Research paper I wrote in for an honors course on American Presidents. I compare and contrast the foreign policies of Roosevelt, Truman, and Reagan, while focusing on the influence Roosevelt had on the others. Extract: “The words of President Theodore Roosevelt continued to the impact the foreign policy of the U.S. for years to come. They proved to hold the power of  negotiation. They embodied the strength of a country. But most of all, they inspired others to adopt them.  When Roosevelt first penned those historic words to his friend, I wonder if he understood the power they possessed.”

Full Text:

The Power of Words: The Precedent of Theodore Roosevelt’s Foreign Policy

Thesis Draft 5

From here on, each draft of my thesis will be constructed using PCTeX.

Thesis Draft 5

Thesis Draft 4 (PCTeX)

Dr. Sharma asked me to rewrite what I had so far for my thesis using PCTeX. PCTeX is a software that uses TeX, a mathematical language, to produce documents. I have been learning the software and language as I go, so these drafts are truly works in progress.

Thesis Draft 4 (PCTeX)

Thesis Draft 3

This draft reflects the new organization of my thesis and main topics we aim to cover. Some of the topics have already been discussed, but I did not have time to add them to this draft of the paper. See blog posts for up-to-date information on what topics I have already researched.

Thesis Draft 3

Isomers of Alkanes

After studying C6H14, we became interested in the structure of carbon hydrogen compounds in general. I discovered, later, that molecules that are made up of only carbon and hydrogen atoms that contain no cycles are called alkanes. Isomers are compounds that have the same number of carbon and hydrogen atoms, but have different structures. Since hydrogen atoms do not add to the basic structure of alkanes, it is sufficient to study the underlying structure of the carbon atoms.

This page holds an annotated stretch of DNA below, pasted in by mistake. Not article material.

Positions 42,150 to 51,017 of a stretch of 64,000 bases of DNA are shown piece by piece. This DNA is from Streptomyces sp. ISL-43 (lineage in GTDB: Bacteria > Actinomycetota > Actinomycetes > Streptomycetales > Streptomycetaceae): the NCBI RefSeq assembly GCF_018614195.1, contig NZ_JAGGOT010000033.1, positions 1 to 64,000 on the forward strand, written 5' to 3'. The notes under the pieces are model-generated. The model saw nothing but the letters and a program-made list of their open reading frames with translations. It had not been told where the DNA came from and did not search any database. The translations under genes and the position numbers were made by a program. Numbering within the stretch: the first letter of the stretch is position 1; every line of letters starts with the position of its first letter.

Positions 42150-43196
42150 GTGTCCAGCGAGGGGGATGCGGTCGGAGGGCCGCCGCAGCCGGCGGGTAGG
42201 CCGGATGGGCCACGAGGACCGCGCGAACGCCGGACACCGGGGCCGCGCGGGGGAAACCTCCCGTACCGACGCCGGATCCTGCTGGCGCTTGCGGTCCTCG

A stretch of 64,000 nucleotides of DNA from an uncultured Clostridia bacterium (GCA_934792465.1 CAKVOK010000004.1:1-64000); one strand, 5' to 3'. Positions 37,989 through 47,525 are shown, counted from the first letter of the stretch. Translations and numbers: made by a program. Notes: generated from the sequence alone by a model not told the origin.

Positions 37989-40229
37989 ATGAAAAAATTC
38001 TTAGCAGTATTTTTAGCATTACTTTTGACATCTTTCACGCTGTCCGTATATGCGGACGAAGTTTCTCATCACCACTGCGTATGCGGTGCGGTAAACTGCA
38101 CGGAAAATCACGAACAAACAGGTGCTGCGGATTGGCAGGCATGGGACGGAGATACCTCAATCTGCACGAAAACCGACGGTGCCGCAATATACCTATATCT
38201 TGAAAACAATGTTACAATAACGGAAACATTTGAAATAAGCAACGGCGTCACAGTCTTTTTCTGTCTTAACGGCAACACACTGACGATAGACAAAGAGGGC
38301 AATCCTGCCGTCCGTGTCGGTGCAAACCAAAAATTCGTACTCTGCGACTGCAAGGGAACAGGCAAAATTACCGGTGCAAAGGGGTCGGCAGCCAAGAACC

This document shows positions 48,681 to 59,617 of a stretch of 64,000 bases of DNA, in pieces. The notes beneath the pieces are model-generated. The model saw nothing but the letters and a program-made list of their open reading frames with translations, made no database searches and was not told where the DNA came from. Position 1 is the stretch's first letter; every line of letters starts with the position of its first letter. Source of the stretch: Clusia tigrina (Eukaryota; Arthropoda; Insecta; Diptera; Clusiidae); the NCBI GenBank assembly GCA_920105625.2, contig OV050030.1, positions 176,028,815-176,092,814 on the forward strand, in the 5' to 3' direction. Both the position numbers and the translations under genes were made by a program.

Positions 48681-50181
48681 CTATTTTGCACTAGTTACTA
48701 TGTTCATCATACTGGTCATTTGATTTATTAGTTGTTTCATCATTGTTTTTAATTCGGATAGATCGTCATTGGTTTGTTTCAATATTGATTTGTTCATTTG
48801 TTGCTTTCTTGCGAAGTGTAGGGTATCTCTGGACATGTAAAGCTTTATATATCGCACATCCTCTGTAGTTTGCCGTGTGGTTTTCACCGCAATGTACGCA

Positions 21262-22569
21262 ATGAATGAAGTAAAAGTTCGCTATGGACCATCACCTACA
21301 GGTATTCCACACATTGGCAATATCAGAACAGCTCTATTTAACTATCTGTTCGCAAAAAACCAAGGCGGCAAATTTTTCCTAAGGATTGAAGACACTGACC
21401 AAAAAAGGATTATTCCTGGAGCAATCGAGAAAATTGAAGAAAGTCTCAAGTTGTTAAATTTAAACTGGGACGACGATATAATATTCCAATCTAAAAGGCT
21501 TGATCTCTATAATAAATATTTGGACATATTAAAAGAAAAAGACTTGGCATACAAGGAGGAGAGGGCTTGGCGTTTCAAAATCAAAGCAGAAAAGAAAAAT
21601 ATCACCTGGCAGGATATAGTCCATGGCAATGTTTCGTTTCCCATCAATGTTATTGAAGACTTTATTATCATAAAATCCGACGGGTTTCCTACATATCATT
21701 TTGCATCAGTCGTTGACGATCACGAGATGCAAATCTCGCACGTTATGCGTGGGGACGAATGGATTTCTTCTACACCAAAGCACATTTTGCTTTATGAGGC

In connection to graph theory, studying the structure of the carbon atoms in alkane isomers is equivalent to studying the structure of nonisomorphic trees with no vertex of degree greater than four. The following graphs (representing trees, or the structure of carbon atoms in alkanes) are grouped vertically by the number of vertices.

The result that we began to notice while comparing the groups of isomers was that the beginning of a Fibonacci sequence appeared: 1, 1, 2, 3, 5.

Seeing that this pattern was developing, we tried to think of a reason why. But once I tested C7H16, the pattern fell apart. Instead of finding 8 isomers, as a Fibonacci sequence would produce, there are 9 (see below).